[Buddha-l] Hindu Fundamentalism
Richard P. Hayes
Richard.P.Hayes at comcast.net
Sat Aug 6 14:40:10 MDT 2005
On Tue, 2005-08-02 at 22:58 -0400, curt wrote:
> To say that "there is no scientific evidence of Ram and Krishna"
> is nearly meaningless.
It's perfectly meaningful to me. Which word did you not understand?
> Is there some accepted criterion for what "scientific evidence" for
> the "existence" of a God might look like?
Observability would be a start.
> This is clearly an example of an anti-religious bias masquerading as
> scientifical "objectivity".
Oh for heaven's sake, Curt. There is nothing in the least bit anti-
religious in making the claim that a religious dogma has no scientific
foundation. It's not even anti-religious to say a religious dogma has no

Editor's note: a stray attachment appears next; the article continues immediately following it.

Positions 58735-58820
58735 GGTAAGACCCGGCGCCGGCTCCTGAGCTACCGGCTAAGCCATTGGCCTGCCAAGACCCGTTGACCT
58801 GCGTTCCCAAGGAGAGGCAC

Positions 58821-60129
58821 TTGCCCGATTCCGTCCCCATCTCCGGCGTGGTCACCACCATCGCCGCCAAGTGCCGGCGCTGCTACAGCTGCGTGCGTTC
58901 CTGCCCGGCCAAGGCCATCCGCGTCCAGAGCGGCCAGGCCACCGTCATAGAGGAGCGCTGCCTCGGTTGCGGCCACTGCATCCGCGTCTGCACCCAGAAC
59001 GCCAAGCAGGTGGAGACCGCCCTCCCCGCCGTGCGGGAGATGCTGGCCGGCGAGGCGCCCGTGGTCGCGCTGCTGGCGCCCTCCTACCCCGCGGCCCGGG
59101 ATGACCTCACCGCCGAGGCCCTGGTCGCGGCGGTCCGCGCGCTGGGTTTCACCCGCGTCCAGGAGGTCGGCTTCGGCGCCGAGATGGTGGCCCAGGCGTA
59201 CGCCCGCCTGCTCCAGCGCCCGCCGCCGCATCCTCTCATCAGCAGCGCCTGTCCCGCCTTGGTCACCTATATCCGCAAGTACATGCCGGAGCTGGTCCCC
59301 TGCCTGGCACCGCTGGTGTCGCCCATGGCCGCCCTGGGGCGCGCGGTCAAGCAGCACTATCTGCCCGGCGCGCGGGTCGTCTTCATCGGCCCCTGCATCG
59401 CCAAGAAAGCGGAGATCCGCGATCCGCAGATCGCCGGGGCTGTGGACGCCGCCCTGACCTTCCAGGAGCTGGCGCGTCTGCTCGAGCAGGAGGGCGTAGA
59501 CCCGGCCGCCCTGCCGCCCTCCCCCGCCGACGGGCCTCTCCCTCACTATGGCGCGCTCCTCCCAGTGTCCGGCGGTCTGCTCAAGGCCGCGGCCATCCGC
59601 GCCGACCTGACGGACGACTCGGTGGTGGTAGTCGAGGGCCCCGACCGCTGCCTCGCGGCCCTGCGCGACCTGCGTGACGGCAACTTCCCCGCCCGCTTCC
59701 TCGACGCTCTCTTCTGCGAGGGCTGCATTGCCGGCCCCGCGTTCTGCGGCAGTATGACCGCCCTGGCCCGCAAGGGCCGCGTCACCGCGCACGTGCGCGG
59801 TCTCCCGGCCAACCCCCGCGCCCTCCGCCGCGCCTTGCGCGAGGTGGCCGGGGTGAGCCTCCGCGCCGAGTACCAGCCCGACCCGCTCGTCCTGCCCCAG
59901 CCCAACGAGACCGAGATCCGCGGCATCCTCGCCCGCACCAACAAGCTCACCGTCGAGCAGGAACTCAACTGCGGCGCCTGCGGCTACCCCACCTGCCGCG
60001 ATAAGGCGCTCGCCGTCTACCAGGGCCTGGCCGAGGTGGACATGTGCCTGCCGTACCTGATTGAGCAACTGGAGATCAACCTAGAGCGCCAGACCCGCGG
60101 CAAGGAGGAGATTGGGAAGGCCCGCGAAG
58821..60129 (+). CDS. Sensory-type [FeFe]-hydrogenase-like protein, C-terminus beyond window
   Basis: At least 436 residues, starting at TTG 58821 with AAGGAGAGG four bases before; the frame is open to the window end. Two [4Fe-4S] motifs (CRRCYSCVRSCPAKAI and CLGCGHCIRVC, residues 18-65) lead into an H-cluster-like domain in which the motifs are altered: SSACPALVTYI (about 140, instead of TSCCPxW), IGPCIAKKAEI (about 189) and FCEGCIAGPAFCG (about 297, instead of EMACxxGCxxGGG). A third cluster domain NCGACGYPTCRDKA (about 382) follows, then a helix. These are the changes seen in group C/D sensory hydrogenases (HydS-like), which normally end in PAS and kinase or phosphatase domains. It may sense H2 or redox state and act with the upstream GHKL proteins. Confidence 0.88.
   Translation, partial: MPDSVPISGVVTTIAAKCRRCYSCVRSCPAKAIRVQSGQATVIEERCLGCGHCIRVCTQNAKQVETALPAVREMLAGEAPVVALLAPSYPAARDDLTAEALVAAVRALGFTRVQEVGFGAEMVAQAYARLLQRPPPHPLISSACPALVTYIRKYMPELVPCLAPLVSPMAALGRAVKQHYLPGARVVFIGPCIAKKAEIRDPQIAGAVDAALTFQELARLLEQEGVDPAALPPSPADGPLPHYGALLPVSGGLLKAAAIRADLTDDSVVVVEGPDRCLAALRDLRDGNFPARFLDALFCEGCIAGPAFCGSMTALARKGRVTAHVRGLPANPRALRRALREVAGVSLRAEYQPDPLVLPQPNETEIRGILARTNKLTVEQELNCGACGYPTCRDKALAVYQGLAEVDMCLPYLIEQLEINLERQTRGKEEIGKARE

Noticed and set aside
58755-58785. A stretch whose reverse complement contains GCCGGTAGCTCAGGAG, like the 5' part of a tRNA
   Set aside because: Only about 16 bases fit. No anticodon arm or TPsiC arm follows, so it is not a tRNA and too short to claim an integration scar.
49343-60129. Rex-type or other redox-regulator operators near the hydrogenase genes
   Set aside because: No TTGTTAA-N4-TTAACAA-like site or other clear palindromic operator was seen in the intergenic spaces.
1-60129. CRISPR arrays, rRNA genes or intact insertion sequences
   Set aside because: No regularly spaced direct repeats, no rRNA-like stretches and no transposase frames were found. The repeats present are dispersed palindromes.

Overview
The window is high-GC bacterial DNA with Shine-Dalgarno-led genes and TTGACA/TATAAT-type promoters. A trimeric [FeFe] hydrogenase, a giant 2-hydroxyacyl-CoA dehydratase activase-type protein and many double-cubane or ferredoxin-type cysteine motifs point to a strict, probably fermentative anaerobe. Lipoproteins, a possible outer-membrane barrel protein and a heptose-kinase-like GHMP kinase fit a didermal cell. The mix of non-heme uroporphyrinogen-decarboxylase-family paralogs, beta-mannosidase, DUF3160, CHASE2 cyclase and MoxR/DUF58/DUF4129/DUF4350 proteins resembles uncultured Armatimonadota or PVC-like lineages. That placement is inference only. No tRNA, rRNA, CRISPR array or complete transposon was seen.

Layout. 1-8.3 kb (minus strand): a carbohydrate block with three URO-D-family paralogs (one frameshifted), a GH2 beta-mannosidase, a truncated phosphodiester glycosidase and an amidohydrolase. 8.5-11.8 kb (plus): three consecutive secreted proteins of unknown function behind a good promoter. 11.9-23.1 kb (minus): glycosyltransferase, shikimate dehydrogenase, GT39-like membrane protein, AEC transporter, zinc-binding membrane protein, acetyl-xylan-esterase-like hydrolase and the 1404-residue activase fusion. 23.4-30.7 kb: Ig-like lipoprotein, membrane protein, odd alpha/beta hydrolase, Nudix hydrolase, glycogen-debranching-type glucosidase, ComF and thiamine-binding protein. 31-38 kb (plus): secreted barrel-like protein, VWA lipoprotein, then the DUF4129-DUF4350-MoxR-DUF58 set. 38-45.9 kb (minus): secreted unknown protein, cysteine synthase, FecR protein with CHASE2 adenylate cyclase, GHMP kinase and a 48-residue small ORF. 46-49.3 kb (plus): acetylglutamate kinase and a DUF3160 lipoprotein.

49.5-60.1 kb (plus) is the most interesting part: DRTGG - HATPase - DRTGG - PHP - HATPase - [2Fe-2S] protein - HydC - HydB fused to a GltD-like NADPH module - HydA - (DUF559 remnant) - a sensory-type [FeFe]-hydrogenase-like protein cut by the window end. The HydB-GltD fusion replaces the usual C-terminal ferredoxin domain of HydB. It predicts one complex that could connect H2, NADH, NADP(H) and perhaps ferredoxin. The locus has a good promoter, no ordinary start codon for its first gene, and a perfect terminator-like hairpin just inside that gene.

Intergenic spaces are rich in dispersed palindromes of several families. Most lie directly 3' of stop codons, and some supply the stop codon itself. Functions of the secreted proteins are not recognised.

historical grounding. It's just plain straightforward to say that a
religious dogma is a religious dogma and not a scientific or historical
truth. What might make such a claim anti-religious would be to add a
gratuitious policy advocation to that straightforward claim. If, for
example, one were to add that people who act on religious dogmas should
be rounded up and shipped to Mars, THAT would perhaps be anti-religious.
Similarly, there is nothing at all biased or anti-religious in saying
that there is no historical evidence that Jesus was crucified, no
scientific evidence that the dead can be resurrected, no scientific
evidence that a personal consciousness survives the death of a body and
goes out in search of another body, and neither scientific nor
historical evidence that Yahweh gave Israel to the Hebrews for all
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